Two-income families are better off financially. Are they happier too?

We spend more, but have less, we buy more, but enjoy less. We have bigger houses and smaller families, more conveniences, but less time. We have more degrees but less sense, more knowledge, but less judgment, more experts, yet more problems, more medicine, but less wellness. - Dr. Bob Moorehead

Jeanine and I both plan on working after we adopt our child. Why? We need both incomes to continue living the way we do. Or at a minimum, to stay in our house that happens to be in a really good school district. If it weren’t for the housing part, we could certainly get by on one income.

Much has been written about two-income families. She Works / He Works: How Two-Income Families Are Happier, Healthier, and Better Off by Rosalind C. Barnett and Caryl Rivers first came into print over decade ago. Better off than whom? Or so, as the topic is explored by this reviewer:

Better off than whom? Single-income families, especially those with a stay-at-home mother. The authors are convinced that their family model is self-evidently superior to any other, and they marshal an array of data to support their titular claims. (Just as conservatives cannot bring themselves to believe some women enjoy working, liberals seem incapable of believing some women want to stay at home.)

She Works/He Works is interesting for two basic reasons. First, it explores some of the adaptive functions of changing family structures. Drawing on a National Institutes of Mental Health-sponsored study conducted by Barnett, the authors suggest that “the dual-earner family offers economic stability, protection against financial disaster, and often offers both adults and children a close-knit cooperative family style in which all members take an active part in keeping the household running.”

They argue that the “collaborative” style–in which spouses share household tasks and responsibilities–common in two-earner households might lead to increased interdependence, not fragmentation. (One sign of this is the steady increase in traditionally female household duties performed by men.) While such claims have a ring of truth, they remain highly arguable, especially when it comes to divorce.
One book reviewer at Amazon agreed, but threw in the question that every mother wrestles with:
In summary, women are happier in challenging jobs, their husbands are happier that they are no longer the only source of income for the family in a time of frequent downsizing and economic uncertainty. Unfortunately, while the facts are optimistic when it comes to the improvement in physical, mental, and economic health for the adults in the family, it is extremely alarming for the well-being of young children.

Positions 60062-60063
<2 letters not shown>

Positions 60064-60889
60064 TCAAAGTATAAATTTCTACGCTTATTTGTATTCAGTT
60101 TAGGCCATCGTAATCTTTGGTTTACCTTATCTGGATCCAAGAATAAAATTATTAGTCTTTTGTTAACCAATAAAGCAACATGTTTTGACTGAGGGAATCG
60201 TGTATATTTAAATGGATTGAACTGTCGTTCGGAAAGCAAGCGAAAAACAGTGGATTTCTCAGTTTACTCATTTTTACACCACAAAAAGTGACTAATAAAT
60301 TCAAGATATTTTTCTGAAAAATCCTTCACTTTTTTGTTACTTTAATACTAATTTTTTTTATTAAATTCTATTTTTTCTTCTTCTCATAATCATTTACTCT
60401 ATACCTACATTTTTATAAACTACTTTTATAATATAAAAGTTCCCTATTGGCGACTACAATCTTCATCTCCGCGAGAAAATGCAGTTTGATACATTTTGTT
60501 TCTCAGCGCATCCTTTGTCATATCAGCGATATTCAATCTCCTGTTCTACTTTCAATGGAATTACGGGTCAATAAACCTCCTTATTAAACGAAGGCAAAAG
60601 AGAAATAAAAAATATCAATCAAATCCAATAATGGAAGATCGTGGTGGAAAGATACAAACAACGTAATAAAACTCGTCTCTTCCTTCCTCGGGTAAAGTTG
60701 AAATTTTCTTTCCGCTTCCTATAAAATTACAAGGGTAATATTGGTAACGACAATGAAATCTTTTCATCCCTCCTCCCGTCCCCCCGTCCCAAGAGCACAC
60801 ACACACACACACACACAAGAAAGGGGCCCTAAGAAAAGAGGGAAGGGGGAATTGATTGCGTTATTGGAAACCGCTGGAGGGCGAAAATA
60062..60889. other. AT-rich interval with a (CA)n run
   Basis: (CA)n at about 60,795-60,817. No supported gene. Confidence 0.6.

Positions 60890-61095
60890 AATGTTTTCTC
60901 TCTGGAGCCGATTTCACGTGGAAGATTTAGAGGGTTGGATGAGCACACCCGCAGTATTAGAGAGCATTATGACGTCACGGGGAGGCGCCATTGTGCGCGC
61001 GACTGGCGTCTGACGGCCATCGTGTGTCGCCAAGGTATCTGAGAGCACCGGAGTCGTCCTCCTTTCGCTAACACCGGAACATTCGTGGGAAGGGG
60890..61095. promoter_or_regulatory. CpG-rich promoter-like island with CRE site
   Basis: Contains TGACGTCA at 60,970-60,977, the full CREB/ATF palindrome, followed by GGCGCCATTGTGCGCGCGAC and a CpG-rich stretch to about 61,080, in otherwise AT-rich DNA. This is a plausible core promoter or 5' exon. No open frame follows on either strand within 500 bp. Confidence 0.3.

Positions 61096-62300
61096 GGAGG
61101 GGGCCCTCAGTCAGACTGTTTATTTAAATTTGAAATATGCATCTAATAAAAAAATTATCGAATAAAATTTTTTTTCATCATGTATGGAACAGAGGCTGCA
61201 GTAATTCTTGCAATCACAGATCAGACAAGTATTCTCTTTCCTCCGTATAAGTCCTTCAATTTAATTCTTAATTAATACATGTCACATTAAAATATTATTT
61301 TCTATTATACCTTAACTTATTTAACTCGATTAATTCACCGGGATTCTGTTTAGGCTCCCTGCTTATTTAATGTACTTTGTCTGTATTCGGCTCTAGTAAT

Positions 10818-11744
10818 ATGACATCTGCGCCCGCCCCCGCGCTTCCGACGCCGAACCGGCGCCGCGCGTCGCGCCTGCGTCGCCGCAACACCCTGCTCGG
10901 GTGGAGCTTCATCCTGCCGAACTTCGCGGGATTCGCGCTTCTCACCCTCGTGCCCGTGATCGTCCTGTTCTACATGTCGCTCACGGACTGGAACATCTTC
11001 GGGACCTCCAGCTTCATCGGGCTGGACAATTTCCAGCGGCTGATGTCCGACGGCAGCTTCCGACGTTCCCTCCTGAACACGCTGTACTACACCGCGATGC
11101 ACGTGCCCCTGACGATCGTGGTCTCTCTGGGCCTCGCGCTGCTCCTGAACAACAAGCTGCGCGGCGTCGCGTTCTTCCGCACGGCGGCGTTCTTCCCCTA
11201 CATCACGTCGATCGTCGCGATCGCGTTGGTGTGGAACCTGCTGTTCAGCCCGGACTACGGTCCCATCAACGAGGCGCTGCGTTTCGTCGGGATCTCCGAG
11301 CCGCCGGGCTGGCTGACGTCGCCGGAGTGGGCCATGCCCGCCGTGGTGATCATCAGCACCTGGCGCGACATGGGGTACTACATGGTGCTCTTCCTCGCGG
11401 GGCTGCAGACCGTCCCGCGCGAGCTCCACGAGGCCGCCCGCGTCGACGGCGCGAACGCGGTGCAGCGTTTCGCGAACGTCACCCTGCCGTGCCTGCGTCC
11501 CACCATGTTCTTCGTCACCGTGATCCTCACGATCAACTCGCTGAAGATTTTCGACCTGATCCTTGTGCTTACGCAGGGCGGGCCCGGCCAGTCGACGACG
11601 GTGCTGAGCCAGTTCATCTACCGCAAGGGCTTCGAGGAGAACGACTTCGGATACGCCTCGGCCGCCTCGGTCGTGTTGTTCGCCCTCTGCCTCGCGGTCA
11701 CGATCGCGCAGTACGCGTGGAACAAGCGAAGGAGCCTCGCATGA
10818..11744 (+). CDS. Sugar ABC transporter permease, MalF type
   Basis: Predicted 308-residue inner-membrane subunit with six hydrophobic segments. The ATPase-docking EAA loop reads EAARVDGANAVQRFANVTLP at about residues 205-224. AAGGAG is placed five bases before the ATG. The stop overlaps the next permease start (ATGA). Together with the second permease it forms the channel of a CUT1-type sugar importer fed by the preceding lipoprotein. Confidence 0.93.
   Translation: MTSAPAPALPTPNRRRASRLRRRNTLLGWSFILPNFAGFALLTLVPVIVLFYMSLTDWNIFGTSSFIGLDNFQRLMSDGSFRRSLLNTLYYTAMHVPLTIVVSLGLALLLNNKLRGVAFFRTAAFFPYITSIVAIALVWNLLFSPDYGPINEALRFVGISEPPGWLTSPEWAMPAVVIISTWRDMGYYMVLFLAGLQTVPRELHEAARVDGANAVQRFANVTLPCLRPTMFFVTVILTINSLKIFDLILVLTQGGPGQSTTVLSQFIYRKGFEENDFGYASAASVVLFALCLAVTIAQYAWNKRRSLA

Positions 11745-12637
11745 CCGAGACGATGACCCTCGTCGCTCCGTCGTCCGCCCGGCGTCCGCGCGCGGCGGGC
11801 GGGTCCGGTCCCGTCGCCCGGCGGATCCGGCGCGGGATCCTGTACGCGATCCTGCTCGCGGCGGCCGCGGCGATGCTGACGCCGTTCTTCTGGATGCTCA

Whatever your belief is about child-care, there’s another side to the happiness part. According to this interview at Mother Jones, working parents aren’t chasing bliss. Rather this is the reality of modern life in America:
Middle-class parents are stretched thin these days. Between health care costs, child care hassles, looking for a home in a good district, and paying for college, raising a child is becoming increasingly expensive. Little wonder, then, that married couples with children are more than twice as likely to file for bankruptcy as their childless counterparts, and 75 percent more likely to have their homes foreclosed…

In the face of such hardships, many families have sent both parents into the workforce to try to make ends meet. After all, surely if both parents work full-time it shouldn’t be hard to ensure financial security, right? Wrong, say authors Elizabeth Warren and Amelia Tyagi, in their book, The Two Income Trap. Two-income families are almost always worse off than their single-income counterparts were a generation ago, even though they pull in 75 percent more in income.

The problem is that so many fixed costs are rising — health care, child care, finding a good home — that two-income families today actually have less discretionary money left over than those single-earner families did. As the authors write: “Our data show families in financial trouble are working hard, playing by the rules — and the game is stacked against them.”
Here’s the scholarly article Elizabeth wrote for Harvard Magazine called The Middle Class on the Precipice: Rising financial risks for American families. Below, I’ve reprinted her 10 Reasons America’s Two-Income Families Aren’t What You Think:
1. Two-income families today make 75% more in inflation-adjusted dollars, but have less money to spend than one-income families did 30 years ago.
2. Two-income families today spend: 21% less on clothing, 22% less on food, and 44% less on appliances compared to one-income families a generation ago.

3. Every 15 seconds an American family files for bankruptcy.

4. This year, more kids will live through their parents’ bankruptcy, than through their Parents’ divorce.

5. 1.6 million families will file for bankruptcy this year, 9 million more are already in credit counseling.

6. Home mortgage foreclosures are up more than three-fold over the last generation and car foreclosures have hit record levels.

7. More than 62% of families say that they worry about making ends meet.
8. The average family spends 69% more in inflation-adjusted dollars on their home mortgage than their parents spent a generation ago.
9. The average family spends 61% more on health insurance, than their parents spent a generation ago.

10. Credit card default rates are at a record high.
So what do you think? Your two cents on this topic? Happier when She Works / She Works? He Works / He Works? She Works / He Works? Or should one parent stay home?